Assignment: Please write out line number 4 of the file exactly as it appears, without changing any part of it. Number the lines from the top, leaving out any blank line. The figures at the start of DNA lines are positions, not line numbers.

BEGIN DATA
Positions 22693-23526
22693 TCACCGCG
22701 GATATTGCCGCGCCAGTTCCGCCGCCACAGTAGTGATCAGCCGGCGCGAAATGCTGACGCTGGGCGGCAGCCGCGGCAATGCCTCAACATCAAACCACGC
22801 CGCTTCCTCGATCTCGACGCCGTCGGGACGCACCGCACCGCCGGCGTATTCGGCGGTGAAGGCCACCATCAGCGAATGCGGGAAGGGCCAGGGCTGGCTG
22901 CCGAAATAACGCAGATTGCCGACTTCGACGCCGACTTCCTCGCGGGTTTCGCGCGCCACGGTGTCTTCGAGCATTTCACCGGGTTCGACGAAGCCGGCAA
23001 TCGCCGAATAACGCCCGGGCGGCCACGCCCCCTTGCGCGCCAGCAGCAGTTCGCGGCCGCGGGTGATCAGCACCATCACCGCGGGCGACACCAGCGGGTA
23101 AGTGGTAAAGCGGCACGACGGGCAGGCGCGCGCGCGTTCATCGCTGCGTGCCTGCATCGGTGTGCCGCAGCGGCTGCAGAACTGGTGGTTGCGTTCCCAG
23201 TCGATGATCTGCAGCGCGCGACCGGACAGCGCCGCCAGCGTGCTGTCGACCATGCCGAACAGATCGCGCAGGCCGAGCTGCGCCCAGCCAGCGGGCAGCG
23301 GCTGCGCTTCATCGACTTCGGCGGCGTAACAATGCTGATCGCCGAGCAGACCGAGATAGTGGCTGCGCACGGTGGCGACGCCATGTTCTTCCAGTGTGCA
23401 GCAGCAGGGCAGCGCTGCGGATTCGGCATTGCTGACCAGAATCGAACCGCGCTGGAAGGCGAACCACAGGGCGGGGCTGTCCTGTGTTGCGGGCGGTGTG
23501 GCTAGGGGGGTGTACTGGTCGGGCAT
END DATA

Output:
22801 CGCTTCCTCGATCTCGACGCCGTCGGGACGCACCGCACCGCCGGCGTATTCGGCGGTGAAGGCCACCATCAGCGAATGCGGGAAGGGCCAGGGCTGGCTG